Of course!, it’s the “Traditional Ale” style that should not exist…along with the “Fruit Beer” and “Spiced Beer” styles
I had wanted to post a proposal on this for months, but somehow I never worked it out completely.
I do believe that we need to separate at least Apfelwein/Most/Sidra from our current Cider category, because ratebeerians who drink that for the first time always react in the same way: “This is not Cider!”
One way to do it would be to incorporate a mixed approach between the purely terroir one (English-Style, French-Style, Asturias/Basque/Galicia-Style, Hessen-Style, South-German/Austrian/Swiss-Style) and the purely categorical one (for which tags are more useful - sparkling, flat, fruited, dry, sweet, etc.)
One possibility would be something like:
Cider (fruited) for general Cider that includes other fruits than apples and pears (unsure how quince would go in here); given that we have tons of hoppy Ciders these days as well, we might just go with a “Cider (with adjuncts)” here.
Cider (flat) and Cider (sparkling) as well as Perry for English-style Ciders
Cidre & Poiré for French-style ones
Sidra / Apfelwein / Most imho don’t necessarily need their own categories since they are fairly close to one another in their “not-really-carbonated” versions. Brut versions are a different story.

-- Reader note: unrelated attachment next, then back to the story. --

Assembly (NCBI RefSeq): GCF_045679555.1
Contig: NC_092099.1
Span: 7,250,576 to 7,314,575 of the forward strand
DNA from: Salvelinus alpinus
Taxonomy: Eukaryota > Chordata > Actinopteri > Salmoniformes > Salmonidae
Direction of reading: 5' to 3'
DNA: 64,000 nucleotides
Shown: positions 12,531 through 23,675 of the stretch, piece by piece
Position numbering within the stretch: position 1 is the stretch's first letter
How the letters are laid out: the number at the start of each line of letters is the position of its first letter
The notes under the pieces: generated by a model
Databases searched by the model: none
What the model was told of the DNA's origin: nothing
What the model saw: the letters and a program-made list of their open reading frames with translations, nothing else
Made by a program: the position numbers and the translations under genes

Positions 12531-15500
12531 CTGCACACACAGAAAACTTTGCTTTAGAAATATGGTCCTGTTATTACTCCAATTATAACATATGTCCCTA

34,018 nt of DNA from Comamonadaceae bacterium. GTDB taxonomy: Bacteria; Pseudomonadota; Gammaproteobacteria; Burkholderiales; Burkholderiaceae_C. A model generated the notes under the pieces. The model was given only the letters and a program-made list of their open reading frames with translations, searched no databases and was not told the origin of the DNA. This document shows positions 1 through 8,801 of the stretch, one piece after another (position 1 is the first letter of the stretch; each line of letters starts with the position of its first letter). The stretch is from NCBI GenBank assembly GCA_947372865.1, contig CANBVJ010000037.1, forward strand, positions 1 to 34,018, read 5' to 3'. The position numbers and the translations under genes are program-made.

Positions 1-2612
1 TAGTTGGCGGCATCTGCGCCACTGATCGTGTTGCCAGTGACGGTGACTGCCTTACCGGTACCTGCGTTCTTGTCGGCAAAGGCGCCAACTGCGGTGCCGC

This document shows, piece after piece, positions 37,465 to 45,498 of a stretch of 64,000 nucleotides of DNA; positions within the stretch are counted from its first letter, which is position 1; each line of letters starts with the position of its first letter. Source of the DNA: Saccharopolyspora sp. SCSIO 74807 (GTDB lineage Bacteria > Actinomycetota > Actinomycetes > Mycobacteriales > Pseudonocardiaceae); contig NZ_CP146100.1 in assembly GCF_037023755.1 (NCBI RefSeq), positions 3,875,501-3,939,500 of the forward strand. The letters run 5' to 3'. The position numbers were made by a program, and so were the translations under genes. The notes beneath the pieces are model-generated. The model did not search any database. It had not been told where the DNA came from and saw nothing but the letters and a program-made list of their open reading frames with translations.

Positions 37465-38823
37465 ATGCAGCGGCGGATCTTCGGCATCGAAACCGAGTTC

One important thing to note is that in Austria, “Most” usually contains a blend of apples and pears, and is neither Cider nor Perry.
I think it’s good to have a discussion on this; Also, we would need to find some sources other than “our palates” to show how different these styles are if we want to convince people.
But it’s “completely” different from other Traditional styles, like koduõlu, sahti, taar, taherber
I don’t feel strongly that the number of sake styles should be diminished; because I have not had many. However some of the styles don’t even have ten of that “style” in our database, this seems pretty thin. I see the description is fairly clearly defined on the ingredients/parameters in how each sake is produced, but I am not sure that is a good enough reason, because we have tags for things like this.
There are the highly hopped barley wines (which I prefer the less hopped barley wines) I guess this the American style. Then the more malt forward English barley wine, which I prefer. There are lots of English style barley wines produced in the US, I guess that is not confusing?
I have had some braggots, but they were not something I would seek out again. I have had some melomels that were fantastic. I don’t think ratings should be the only factor in determining whether a new style should be added, but I do think it should be considered. A bunch of the top 50 meads are melomel.